Application Profiling

I’ve just committed to trunk some hooks for application profiling. For a long time, I’ve missed in JME the ability to see where the time in a particular frame is going. In a previous discussion (that I can no longer find a link to) on here I mentioned that I intended to do something about this in a more general way… that was probably a year ago or more now. I’ve tried to incorporate all of the ‘desirements’ mentioned in that thread. My notes were thready, though.

This is still a bit experimental but it’s functional and I’ve added a basic profiler visualization. So much more is possible if an application wants to get more detailed information.

The basic entry point is the AppProfiler interface. This has two methods: appStep(AppStep step) and vpStep(VpStep step, ViewPort vp, Bucket bucket).

appStep() is called for the larger application-level parts of a frame. vpStep() is called for viewport/bucket sub-parts of a frame. An AppProfiler implementation can choose to pay attention to or ignore whatever it likes.

By default, the application’s AppProfiler is set to null and effectively amounts to a no-op. When set, each of those methods is called at the appropriate time with the different AppStep or VpStep enum values. In this way, a profiler implementation could even just collect timings for a single ViewPort if it wanted.

Those classes are all in com.jme3.profiler.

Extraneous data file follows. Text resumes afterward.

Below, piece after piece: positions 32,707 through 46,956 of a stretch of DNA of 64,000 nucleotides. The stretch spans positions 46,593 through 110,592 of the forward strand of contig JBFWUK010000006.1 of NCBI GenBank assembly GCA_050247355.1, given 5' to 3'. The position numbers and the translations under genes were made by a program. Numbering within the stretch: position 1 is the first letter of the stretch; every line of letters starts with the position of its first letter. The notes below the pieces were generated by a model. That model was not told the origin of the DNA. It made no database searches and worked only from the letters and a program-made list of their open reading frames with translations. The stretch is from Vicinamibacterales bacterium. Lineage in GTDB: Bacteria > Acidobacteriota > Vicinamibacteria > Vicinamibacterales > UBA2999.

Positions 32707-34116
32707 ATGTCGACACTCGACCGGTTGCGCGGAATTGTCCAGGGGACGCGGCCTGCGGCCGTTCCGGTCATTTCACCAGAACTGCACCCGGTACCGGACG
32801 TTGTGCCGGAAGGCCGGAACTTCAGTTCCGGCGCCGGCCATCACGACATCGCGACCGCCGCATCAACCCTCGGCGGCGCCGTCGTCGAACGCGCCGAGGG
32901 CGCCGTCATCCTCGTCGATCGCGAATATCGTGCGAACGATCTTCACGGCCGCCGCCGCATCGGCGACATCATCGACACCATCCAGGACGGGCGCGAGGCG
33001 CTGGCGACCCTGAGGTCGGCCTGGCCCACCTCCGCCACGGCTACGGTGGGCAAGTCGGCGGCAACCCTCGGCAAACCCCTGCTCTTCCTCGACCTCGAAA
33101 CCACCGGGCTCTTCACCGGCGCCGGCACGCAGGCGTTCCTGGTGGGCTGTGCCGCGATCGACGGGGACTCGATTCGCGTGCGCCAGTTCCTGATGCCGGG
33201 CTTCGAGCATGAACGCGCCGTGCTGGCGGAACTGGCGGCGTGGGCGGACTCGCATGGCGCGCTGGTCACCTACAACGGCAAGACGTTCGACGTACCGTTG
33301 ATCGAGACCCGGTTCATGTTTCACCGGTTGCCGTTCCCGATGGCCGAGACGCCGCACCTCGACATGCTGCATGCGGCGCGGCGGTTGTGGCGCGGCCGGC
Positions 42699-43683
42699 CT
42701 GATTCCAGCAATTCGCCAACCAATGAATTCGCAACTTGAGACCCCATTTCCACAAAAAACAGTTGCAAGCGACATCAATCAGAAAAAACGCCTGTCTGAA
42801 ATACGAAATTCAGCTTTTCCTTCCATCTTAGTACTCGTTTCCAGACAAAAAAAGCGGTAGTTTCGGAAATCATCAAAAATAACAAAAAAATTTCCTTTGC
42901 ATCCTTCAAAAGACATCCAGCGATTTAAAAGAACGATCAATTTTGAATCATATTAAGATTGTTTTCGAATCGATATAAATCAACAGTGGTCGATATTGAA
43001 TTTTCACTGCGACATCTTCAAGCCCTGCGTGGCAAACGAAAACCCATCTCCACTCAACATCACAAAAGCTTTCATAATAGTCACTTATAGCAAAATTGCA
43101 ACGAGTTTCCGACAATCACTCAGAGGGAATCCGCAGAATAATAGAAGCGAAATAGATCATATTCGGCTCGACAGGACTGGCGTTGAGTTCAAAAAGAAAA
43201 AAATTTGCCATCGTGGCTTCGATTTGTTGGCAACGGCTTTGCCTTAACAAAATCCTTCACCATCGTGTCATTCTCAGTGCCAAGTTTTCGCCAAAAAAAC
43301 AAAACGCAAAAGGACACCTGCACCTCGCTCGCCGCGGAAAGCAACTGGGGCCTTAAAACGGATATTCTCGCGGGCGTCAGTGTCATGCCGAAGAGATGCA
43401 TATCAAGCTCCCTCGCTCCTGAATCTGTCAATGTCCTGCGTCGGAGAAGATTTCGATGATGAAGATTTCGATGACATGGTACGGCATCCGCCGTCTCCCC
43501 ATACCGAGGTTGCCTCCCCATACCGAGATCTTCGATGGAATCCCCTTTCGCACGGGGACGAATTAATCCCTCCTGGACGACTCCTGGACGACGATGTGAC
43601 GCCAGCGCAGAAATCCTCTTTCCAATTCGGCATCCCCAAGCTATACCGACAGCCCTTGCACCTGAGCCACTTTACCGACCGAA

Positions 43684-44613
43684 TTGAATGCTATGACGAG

In addition to those classes and the necessary hooks in Application, SimpleApplication, and RenderManager, I’ve also added a BasicProfiler and BasicProfilerState to manage it. This profiler implementation tracks application-wide frame timings for ‘update’ and ‘render’ and displays them as a continuously updating bar graph.

Each column represents a single frame. Yellow indicates the portion of the frame that was spent in ‘update’, ie: all non render stuff: enqueued tasks, state updates, control updates, etc… The cyan portion indicates the portion of the frame spent in rendering. The green area represents 16.666… milliseconds, ie: timings that fall outside of that area would drop a frame if 60 FPS is the target. The red area ends at 33.3333… milliseconds though the bar graph is free to draw outside of that range.

To use (if you are building from trunk), simply attach the BasicProfileState to your application. F6 will then toggle on/off the display.

Note: if vsync is on then the synching is part of the cyan area and so pretty much all frames looked maxed out. For meaningful timings it is necessary to leave vsynch off… unless you are just curious where you are dropping frames or spending a lot of ‘update’ time.


For the curious, here you can find the application level and viewport level steps that are reported:

I’ll paste them here, too:

public enum AppStep {

public enum VpStep {

You can see that you could do some really detailed frame timings if you wanted to.

For reference, BasicProfiler ignores everything except AppStep.BeginFrame, AppStep.RenderFrame, and AppStep.EndFrame


This is awesome.
I need to make a profiler for filters so you can know what filter is killing you… :smiley:

1 Like

Nice and pretty cool ! Thank you

Hm just some thoughts, but how easily is this to extend? aka the rendering part, if I can calculate and submit timings myself. Like say red is my luacomputer, i time the updates it needs, and just want to display it in the end?

Well, you can make up your own steps, sure. As to how extensible the built in ‘basic profiler’ display is… you can always replace it with your own because it’s entirely pluggable. So if you just want to add one thing you could cut+paste the code and add it… register yours instead.

com.jme3.profile.* tracks the timings between some steps renders the timings